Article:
Tanker is a PaaS that allow developers to easily protect any kind of data with end-to-end encryption through a SDK.

Here we are going to implement a simple Vue.js app containing a text input. The contents of this inout will be encrypted and decrypted using Tanker.

This post is basically the tanker encrypt-decrypt tutorial using Vue.js instead of React.

  • You have basic knowledge of JavaScript
  • You have basic knowledge of Vue.js

Create a Vue.js project

This shouldn’t be too hard. I’ll be doing it with vue-cli.

yarn global add @vue/cli
vue create tanker-encrypt-decrypt
cd tanker-encrypt-decrypt
yarn serve

Now head to src/App.vue and replace the…

This post is exactly about what the title said: deploying a Laravel application to Heroku with GitLab CI/CD.

As I needed to do it I unfortunately didn’t manage to find any tutorial or post about this precise case. I had thus to gather information here and there and thought it could be a good thing to write about it so it could help anyone who would find itself in this (not so crazy-specific I guess) case.


  • You have a Heroku account. I won’t go through the process of creating one here.
  • You have a Gitlab account. Same as above.


Edit April, 21st: Add time complexity benchmark

We very often need to store key value pairs for various reasons. I found that most of the time people (including myself) use the Object data structure to achieve this though ES6 provides a Map data structure which really looks like what we should be using.

Let’s try to see what are the differences between these two shall we ?

Disclosure: I’ll call key both Map key (which is correct) and Object property as we’re talking about storing key value pairs in this post.


There are no big differences when using one or…

And nothing else (not an Array, Set, etc.)

I’m currently working on a project where we store certain values as either a string or an object. Depending on the type of the value, we will handle it in a different way. Even though here we expect to only work with a string or an object, I want to write a robust and general function that will determine explicitly if a value is a plain JavaScript object. I want to handle edge cases where other data structures based on JavaScript objects (such as arrays, sets, null, etc) will return false since they are not just a plain object.


If you followed the first part of this tutorial you should now have:

  • The basic library with a DummyButton.vue component
  • The app that imports and uses this component

As said at the end of the first part I had components relying on a Vuex store. I thus had several questions:

  • How to export a Vuex store ?
  • What would happened if my library had variable named A and the app also had one ?

The library

One thing you need to know: a Vue.js app can only have one Vuex store instance and this store will sit within the app. …

I’ve been working on a Vue.js project for months now. At the beginning it was supposed to be a project that would only sit in one meta-project but we’re now thinking of releasing it in other platforms.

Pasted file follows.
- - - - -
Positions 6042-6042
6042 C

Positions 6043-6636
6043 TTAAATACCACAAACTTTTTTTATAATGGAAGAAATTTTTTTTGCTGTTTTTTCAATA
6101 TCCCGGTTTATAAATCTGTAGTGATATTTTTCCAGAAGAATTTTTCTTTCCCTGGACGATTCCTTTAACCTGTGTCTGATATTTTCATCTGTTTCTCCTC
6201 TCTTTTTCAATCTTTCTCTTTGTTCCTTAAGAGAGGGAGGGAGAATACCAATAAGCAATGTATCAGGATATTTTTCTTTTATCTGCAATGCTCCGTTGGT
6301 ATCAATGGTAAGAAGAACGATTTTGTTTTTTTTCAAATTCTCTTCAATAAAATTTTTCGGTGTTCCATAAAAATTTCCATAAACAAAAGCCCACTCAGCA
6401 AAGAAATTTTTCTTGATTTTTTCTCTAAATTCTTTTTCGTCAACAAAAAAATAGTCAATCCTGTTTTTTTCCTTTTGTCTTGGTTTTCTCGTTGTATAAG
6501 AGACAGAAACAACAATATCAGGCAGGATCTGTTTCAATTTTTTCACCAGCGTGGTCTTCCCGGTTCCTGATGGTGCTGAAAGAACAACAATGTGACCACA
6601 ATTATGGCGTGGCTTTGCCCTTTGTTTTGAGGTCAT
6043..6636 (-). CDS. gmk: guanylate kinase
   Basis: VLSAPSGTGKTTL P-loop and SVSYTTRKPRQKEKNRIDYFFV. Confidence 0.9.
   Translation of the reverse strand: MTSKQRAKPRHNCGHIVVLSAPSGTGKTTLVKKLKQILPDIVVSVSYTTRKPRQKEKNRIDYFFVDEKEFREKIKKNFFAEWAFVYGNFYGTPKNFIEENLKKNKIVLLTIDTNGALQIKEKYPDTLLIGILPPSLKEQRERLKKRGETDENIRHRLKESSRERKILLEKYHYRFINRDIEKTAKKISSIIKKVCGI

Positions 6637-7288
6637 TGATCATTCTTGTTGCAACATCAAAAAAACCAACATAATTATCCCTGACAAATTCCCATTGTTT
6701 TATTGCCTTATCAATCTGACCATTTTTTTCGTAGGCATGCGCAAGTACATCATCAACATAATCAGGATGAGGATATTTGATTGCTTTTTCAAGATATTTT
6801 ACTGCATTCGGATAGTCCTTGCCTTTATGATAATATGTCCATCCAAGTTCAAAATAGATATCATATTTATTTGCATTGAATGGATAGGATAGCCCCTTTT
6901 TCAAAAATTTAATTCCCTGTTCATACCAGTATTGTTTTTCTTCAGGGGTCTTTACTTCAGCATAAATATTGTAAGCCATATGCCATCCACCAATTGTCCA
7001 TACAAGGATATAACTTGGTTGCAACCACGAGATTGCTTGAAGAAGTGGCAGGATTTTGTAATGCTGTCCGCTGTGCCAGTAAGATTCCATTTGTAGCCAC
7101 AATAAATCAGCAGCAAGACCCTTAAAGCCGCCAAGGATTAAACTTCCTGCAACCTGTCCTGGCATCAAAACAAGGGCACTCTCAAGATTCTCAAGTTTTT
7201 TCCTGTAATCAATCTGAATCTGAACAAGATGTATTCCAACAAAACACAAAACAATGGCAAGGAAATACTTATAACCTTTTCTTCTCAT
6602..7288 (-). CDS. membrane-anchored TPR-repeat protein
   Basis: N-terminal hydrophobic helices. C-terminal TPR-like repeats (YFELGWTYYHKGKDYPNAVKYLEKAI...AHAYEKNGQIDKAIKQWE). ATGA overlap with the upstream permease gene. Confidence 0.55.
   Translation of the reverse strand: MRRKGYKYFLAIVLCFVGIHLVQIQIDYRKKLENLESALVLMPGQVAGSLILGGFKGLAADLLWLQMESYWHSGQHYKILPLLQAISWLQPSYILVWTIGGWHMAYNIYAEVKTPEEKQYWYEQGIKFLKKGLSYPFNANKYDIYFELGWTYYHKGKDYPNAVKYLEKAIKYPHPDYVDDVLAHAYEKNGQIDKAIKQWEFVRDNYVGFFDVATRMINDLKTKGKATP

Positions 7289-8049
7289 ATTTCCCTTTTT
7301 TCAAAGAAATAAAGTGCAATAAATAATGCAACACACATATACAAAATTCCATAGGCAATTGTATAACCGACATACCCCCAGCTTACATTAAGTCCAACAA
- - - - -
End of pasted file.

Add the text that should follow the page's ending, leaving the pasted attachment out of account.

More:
In order to not copy paste code and having to maintain multiple copies of it, I thought it would be a great thing to have this project as a package. There are obviously many pros: easy to install, everyone would benefit from the updates, a bug fixed once will be fixed for everyone, etc.

There was one con thought: I never did a…

You might think that this could easily be done by using the in operator.

const user = {
name: 'Olivier',
'name' in user // true

The problem with the in operator is that it checks if the property is in the specified object or its prototype chain. This means:

const user = {
name: 'Olivier',
'name' in user // true
'age' in user // false
'constructor' in user // true

Because constructor is actually a property of the object prototype.

Thankfully there is a hasOwnProperty method which indicates if the object has the specified property as its own…

I’ve been working A LOT with javascript over the past few months and though there are lot of stuffs I don’t like about this language I have to admit some really nice stuffs have been introduced recently.

Destructuring syntax

This can be a little bit disturbing at the beginning but when you’re dealing with objects having a lot of properties it is actually really useful.

const name = myObject.name 

can be written:

const { name } = myObject

This is not really useful in this case and not straightforward at all I agree but check this:

const { firstname, lastname, age }…

Everything is explained here: https://xdebug.org/docs/install but this page is easier to follow.

Looks like brew install php70-xdebug is not working anymore. So here is what you need to do:

  • Head somewhere you want to keep all your php modules like /usr/local/etc/php/modules
  • Clone the repository: git clone git://github.com/xdebug/xdebug.git
  • Head to the repository: cd xdebug
  • Phpize it (I don’t know what this is doing): phpize
  • Run the configuration step: ./configure -—enable-xdebug
  • And finally make && make install

You should now have the package ready to be used. Mine was here: /usr/local/etc/php/modules/xdebug/modules/xdebug.so

If you encounter some errors during the steps above, don’t hesitate…

As a developer I’m always trying to automate repetitive tasks. Unfortunately this isn’t always possible. Take git for example, I’m most of the time doing the same things:

  • Add files
  • Commit or amend an existing commit
  • Push all of it to the remote branch
  • Wait for CI to pass
  • Wait for fellow colleagues to review and comment my PR/MR if needed

and thus I’m always typing the same git commands.

At the beginning of my career I discovered git aliases. This was a revolution to me. Instead of typing long commands and trying to remember the right options to do…

Olivier Picault

Software engineer @ Alan

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